The Equivalents by Maggie Doherty tells the story of a group of bright and creative women in the first class of Fellows at the Bunting Institute at Radcliffe College, founded by Radcliffe President Mary Bunting. The program sought highly educated women, optimally with PhD’s, who had shown promise in their respective fields but were held back by societal constraints and family obligations typical of the 1950’s and 1960’s and were blocked from realizing their creative potential. The Institute would consider women without PhD’s if they had equivalent levels of accomplishment. Doherty focuses on five of those less-credentialed women who received fellowships–poets Anne Sexton and Maxine Kumin, portraitist Barbara Swan, sculptor Mariana Pinneda, and political writer Tillie Olsen—who called themselves “the Equivalents” They became friends, supported each other in their artistic and literary endeavors, and occasionally were competitors. The book speaks directly to anyone who, prior to the full thrust of the Women’s Movement, struggled to establish and nurture her unique capabilities against the backdrop of diaper changes, carpooling, obligatory dinner parties and mostly un-woke husbands. Through scores of interviews and reviews of unpublished papers and diaries, Doherty captures the essence and promise of the supportive community that enabled these women to learn and grow and accomplish much in artistic and literary spheres.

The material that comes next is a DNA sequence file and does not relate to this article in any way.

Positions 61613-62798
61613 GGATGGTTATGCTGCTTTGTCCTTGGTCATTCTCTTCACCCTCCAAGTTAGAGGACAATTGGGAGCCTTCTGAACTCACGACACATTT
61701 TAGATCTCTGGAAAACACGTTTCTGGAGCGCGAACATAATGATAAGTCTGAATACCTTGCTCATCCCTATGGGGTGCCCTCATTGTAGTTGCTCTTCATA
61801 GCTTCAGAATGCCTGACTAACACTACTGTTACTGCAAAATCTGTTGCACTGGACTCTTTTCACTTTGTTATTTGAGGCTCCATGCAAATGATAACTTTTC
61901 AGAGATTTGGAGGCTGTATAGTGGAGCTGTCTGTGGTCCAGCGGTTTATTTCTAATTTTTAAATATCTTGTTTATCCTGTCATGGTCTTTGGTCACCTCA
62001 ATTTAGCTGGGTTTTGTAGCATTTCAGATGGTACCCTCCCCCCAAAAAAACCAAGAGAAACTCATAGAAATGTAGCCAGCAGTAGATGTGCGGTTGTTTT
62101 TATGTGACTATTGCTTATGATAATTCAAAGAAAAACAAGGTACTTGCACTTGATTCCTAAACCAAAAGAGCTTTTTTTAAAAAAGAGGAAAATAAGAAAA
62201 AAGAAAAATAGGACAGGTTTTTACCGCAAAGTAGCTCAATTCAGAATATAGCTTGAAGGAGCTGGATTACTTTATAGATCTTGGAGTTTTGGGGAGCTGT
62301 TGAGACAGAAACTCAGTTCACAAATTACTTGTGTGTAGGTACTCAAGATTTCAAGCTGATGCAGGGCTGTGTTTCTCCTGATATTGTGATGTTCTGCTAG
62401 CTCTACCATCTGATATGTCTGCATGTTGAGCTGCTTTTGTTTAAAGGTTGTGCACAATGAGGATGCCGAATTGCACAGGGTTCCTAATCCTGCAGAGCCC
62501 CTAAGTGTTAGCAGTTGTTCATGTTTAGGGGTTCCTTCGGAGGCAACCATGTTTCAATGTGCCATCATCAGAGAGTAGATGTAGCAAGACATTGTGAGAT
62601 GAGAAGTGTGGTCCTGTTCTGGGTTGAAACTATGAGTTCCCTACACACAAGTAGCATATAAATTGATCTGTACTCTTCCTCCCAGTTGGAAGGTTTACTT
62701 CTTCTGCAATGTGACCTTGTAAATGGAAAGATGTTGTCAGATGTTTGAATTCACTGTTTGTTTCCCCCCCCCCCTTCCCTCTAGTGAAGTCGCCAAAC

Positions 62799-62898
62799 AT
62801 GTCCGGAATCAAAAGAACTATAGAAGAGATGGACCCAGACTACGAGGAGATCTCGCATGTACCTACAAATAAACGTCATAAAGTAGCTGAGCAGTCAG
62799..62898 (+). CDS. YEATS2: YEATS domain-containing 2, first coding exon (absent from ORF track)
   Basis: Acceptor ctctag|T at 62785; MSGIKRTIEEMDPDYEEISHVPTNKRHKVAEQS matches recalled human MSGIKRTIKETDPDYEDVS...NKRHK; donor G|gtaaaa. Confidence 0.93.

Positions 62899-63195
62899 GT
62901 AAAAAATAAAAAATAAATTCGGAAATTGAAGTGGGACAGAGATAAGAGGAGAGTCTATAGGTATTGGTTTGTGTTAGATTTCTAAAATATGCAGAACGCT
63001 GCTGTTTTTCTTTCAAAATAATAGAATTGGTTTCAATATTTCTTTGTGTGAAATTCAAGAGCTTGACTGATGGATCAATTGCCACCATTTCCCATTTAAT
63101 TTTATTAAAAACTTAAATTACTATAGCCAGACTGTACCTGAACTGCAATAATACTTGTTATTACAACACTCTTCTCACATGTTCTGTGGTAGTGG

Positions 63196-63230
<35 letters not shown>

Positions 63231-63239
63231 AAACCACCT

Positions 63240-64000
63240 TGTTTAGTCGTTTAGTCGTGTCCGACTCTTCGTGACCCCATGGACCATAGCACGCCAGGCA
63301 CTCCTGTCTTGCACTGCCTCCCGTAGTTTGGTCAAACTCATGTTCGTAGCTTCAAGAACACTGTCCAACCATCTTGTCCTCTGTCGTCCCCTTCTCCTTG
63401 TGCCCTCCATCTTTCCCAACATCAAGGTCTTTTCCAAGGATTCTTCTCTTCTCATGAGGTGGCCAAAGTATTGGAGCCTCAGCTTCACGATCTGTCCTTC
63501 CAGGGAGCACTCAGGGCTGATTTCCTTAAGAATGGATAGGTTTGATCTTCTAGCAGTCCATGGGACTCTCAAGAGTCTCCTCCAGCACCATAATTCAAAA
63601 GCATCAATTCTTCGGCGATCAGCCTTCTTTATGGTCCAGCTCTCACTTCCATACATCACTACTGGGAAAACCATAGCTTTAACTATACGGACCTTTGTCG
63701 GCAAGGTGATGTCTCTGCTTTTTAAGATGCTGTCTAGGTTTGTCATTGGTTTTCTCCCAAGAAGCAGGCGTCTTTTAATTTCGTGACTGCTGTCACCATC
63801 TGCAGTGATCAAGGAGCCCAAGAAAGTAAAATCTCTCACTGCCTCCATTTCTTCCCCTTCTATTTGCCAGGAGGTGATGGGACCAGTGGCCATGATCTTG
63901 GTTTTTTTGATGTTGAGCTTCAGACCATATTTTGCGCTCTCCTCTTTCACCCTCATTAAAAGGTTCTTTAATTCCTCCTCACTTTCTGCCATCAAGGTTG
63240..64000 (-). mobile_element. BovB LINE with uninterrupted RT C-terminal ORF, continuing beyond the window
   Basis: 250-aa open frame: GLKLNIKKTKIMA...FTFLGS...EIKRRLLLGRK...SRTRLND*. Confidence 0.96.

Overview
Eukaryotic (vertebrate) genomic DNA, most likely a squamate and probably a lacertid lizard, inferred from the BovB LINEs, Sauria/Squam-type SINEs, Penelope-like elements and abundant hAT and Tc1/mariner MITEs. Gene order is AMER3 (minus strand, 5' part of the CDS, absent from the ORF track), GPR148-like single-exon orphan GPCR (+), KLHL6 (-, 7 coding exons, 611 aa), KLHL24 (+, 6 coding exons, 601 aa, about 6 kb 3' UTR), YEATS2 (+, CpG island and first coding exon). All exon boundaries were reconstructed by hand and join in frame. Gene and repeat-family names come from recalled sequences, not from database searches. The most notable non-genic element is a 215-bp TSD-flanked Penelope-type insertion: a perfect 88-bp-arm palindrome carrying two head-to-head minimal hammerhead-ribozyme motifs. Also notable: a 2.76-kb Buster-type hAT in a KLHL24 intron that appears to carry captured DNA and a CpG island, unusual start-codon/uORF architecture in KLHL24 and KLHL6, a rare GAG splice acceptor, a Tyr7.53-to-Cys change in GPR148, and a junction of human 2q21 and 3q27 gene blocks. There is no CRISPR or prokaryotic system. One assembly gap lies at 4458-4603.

Stamped In 2016, Ibram Kendi, a leading scholar of race and discriminatory policy, won the National Book Award for Nonfiction for Stamped from the Beginning: the Definitive History of Racist Ideas in America. This year, Jason Reynolds, a much-honored and prolific writer of books for young adults, collaborated with Kendi on what is being called a “remix” of that book, entitled Stamped: Racism, Antiracism and You. The new book tracks the pervasive toxin of racial bias throughout our history, a venom able to poison every aspect of black lives. In contrast to Kendi’s other academic treatises, this book appeals to a younger cohort with computer-age attention spans. It is clearly written and can be a roadmap to many uncomfortable narratives about our country, including things we should have been taught but were not. Also portrayed are key individuals fighting racism and the highs and lows of movements to end discrimination in our laws and culture. Of particular interest are reminders of how words and symbols have been manipulated to signal black inferiority, the marginalization of black women, tensions between African-American assimilationists and anti-racists, and the media’s role in perpetuating mythology.